In a pair of pre-Christmas letters to Norway’s Finance Ministry, Norges Bank Investment Management (NBIM) said it supports an official proposal that the oil fund adopt a long-term net-zero climate emissions target for its stocks.
NBIM, which manages the NOK12.2trn (€1.2trn) Government Pension Fund Global (GPFG), also asked the government to be allowed to make its own decisions on climate exclusions rather than defer to its Council on Ethics.
In August, a government-commissioned report into how the fund should act regarding climate change recommended a mandate change to include a net-zero goal for greenhouse gas emissions by 2050 in the companies it invested in.
In one of the letters published today – written in response to the Ministry’s request for NBIM to say how the expert group’s recommendations might be implemented – NBIM referred to the net-zero goal idea, and said: “Norges Bank supports such a goal.”
The letter went on: “A long-term goal for the Bank’s responsible investment will give clearer direction to our ownership activities and our work in on climate issues.”
In the letter about the GPFG’s climate risk work, Øystein Olsen and Nicolai Tangen – chair of NBIM’s supervisory board and its chief executive officer, respectively – noted the expert group recommended that the long-term goal be supplemented with intermediate targets for individual companies’ emissions.
“We will strengthen our work on analysing decarbonisation pathways for individual companies in which the fund is invested and use these analyses in our follow-up of companies,” the pair wrote.
The information obtained, they said, might also be of use in active investment decisions and risk management.
In late November, Norway’s new Prime Minister Jonas Gahr Støre – who took office in October – said his government wanted the SWF’s responsible management to have an overall long-term goal of net-zero emissions from its corporate investments.
Olsen and Tangen said both the expert group’s and Norges Bank’s recommendations were based on the objective for the fund’s investments of “the highest possible return within the constraints imposed by the management mandate”.
“The management of climate risk in the fund is therefore rooted in the fund’s role as a financial investor,” they said.
Assessing climate risk was an integral part of its management of unlisted real estate, NBIM said.
“We will work towards a goal of net-zero emissions from the properties we own in 2050 by engaging with the partners we invest with and by working on reducing emissions from properties we own alone,” Olsen and Tangen wrote.
In August, an international grouping of economists and experts urged the SWF to join the UN-convened Net Zero Asset Owner Alliance.
Commenting on external cooperations, NBIM said in the letter that it was cautious about participating in initiatives that demanded, or might come to demand, the setting of goals inconsistent with the investment strategy set out in the management mandate.
“As a large sovereign fund, we are also wary of participating in initiatives that target other countries’ climate policies,” the NBIM leaders wrote.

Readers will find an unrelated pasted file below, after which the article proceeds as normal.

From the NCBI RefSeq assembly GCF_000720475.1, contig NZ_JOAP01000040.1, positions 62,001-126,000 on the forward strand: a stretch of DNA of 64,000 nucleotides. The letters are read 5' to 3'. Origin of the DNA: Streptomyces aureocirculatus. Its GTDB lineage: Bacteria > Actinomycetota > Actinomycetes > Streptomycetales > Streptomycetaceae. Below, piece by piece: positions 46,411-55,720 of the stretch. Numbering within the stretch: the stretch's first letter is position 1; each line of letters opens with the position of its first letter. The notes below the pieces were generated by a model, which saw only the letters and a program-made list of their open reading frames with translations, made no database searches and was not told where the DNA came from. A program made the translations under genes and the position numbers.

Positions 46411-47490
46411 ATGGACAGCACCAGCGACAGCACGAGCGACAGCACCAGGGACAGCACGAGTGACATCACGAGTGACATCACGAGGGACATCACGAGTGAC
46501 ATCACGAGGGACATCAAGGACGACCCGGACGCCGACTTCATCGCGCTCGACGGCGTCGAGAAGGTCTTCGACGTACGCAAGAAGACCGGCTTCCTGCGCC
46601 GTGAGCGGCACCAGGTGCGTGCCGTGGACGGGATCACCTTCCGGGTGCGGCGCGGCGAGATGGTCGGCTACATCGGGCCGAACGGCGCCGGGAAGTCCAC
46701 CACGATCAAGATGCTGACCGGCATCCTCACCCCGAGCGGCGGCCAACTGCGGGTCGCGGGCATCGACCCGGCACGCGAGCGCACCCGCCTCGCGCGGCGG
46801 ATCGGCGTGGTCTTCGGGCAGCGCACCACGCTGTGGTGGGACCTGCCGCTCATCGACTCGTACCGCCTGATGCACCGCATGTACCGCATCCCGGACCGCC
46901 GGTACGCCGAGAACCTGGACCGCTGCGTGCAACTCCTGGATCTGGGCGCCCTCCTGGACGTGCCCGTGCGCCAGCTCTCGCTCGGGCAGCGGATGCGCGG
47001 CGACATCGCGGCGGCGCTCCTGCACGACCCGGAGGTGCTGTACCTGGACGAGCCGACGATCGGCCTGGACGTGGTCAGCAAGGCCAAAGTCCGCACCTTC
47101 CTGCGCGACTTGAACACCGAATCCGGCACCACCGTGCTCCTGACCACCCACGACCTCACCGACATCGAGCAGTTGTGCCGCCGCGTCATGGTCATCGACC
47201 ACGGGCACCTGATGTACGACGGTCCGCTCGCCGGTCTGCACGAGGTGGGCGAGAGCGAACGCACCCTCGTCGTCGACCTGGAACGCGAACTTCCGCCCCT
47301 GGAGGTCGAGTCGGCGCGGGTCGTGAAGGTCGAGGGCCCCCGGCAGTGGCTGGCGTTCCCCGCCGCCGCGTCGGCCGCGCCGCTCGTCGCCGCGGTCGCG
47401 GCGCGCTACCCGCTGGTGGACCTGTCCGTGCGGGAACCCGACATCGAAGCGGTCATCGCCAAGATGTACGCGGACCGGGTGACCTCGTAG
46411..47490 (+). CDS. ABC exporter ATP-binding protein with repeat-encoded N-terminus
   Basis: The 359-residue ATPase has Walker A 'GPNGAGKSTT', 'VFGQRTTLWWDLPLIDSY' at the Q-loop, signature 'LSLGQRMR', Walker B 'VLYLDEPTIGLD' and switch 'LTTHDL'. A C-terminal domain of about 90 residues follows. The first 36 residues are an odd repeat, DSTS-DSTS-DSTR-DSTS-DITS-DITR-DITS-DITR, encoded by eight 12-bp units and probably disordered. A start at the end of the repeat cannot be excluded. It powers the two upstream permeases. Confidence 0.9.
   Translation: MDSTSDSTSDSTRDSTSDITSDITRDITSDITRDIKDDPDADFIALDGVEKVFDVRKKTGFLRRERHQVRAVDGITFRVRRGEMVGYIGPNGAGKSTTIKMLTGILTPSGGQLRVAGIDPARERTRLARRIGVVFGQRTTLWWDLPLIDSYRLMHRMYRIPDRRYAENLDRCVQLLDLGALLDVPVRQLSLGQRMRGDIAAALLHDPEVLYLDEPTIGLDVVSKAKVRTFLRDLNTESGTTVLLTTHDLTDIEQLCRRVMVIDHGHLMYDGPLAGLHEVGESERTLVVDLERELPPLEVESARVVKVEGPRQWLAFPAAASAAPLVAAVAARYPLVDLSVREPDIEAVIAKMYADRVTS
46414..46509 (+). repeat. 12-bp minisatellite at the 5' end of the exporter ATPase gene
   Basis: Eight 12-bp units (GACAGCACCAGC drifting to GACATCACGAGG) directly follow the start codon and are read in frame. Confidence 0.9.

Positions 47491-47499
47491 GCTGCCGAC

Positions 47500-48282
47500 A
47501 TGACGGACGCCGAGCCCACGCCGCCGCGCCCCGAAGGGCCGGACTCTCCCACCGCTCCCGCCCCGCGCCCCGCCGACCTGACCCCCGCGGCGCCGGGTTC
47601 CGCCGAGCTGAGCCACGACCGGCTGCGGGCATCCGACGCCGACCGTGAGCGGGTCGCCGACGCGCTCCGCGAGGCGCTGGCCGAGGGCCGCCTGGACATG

However, they also said that working with others could increase the impact of NBIM’s ownership efforts, and revealed: “We have therefore started a dialogue with Climate Action 100+ to see how well the initiative aligns with our management mandate, what resources this co-operation might require, and what role we would be expected to play.
“We regularly carry out similar assessments of other initiatives,” the pair added.
“We will work towards a goal of net-zero emissions from the properties we own in 2050 by engaging with the partners we invest with and by working on reducing emissions from properties we own alone”
In a second letter to the Ministry published today – on NBIM’s experience of the climate criterion which was added to the GPFG’s guidelines for observation and exclusion in 2016 – the bank suggested the government could change the status quo so that NBIM could itself decide on removing stocks from its portfolio based on climate risk, rather than leaving the Council on Ethics to make such decisions.
“Once we have gained experience of working with companies on net-zero targets, the Ministry might consider whether Norges Bank should be permitted to take decisions on observation and exclusion under the conduct-based climate criterion on its own initiative, as is currently the case with the coal criterion,” Olsen and Tangen wrote.
Although the bank can make risk-based divestments on its own, the pair said these were active investment decisions, and the companies remained in the fund’s benchmark index and investment universe – unlike with ethical exclusions, which are decided upon by the Council on Ethics.
“As a result, risk-based divestment will generally only be an option for small companies, as this draws on the fund’s limit for deviation from the benchmark index,” the NBIM leaders wrote.
Last week, NBIM revealed the first steps it had taken in a new sustainablity pre-screening approach under which it bars some new index entrants from entering the SWF in the first place – new work that it hopes will add to financial returns in the long run.